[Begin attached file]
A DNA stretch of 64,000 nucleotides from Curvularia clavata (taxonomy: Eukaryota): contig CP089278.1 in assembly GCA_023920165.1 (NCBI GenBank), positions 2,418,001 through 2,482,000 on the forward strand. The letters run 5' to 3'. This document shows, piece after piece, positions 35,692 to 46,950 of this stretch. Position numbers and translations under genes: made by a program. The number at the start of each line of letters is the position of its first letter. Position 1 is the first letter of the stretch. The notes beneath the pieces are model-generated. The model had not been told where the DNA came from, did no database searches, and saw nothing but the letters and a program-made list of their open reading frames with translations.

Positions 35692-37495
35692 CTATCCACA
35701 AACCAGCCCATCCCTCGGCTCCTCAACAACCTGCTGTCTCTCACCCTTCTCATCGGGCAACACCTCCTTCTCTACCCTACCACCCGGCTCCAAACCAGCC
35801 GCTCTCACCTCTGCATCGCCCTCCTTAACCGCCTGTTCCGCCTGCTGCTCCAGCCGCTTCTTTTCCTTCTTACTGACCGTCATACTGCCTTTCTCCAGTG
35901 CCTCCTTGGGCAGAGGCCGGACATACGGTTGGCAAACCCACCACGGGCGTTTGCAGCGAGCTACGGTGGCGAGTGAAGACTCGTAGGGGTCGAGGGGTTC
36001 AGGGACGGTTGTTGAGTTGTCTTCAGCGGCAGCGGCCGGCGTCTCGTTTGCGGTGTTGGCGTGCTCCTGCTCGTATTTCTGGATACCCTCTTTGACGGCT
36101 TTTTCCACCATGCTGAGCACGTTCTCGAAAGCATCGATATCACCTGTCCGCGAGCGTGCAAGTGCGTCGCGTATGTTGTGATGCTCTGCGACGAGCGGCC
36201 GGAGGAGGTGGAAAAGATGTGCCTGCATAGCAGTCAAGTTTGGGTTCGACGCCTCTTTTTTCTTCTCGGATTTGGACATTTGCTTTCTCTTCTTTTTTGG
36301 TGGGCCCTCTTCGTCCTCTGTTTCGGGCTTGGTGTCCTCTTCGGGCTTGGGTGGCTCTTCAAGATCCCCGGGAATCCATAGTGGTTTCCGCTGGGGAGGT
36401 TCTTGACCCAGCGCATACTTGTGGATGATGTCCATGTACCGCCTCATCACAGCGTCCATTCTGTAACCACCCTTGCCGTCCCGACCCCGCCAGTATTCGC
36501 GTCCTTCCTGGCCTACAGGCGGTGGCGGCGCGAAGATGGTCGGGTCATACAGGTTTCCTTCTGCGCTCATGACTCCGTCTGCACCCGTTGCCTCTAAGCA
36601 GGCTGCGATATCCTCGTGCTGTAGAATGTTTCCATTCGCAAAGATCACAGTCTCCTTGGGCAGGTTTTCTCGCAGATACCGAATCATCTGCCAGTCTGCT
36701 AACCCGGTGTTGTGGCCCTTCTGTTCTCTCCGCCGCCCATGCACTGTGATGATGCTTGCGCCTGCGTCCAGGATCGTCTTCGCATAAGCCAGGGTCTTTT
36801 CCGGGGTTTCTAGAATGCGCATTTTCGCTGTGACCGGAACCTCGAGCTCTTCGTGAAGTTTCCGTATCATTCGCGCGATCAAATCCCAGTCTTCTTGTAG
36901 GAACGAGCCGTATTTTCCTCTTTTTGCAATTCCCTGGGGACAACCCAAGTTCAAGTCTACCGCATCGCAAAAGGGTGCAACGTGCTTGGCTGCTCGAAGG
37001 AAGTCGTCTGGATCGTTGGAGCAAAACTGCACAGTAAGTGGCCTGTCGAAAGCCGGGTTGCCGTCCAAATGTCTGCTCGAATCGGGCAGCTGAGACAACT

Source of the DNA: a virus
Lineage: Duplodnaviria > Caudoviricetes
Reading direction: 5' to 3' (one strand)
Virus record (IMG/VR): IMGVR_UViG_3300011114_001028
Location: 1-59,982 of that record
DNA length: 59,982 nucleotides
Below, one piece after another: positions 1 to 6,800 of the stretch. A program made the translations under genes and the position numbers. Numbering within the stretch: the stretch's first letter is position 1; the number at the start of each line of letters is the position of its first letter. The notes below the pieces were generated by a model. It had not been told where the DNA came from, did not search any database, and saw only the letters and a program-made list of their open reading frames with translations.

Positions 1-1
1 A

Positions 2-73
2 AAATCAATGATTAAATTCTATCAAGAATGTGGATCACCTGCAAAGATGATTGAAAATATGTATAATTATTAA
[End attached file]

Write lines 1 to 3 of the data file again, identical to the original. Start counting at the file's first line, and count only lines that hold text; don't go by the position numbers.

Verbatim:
A DNA stretch of 64,000 nucleotides from Curvularia clavata (taxonomy: Eukaryota): contig CP089278.1 in assembly GCA_023920165.1 (NCBI GenBank), positions 2,418,001 through 2,482,000 on the forward strand. The letters run 5' to 3'. This document shows, piece after piece, positions 35,692 to 46,950 of this stretch. Position numbers and translations under genes: made by a program. The number at the start of each line of letters is the position of its first letter. Position 1 is the first letter of the stretch. The notes beneath the pieces are model-generated. The model had not been told where the DNA came from, did no database searches, and saw nothing but the letters and a program-made list of their open reading frames with translations.

Positions 35692-37495
35692 CTATCCACA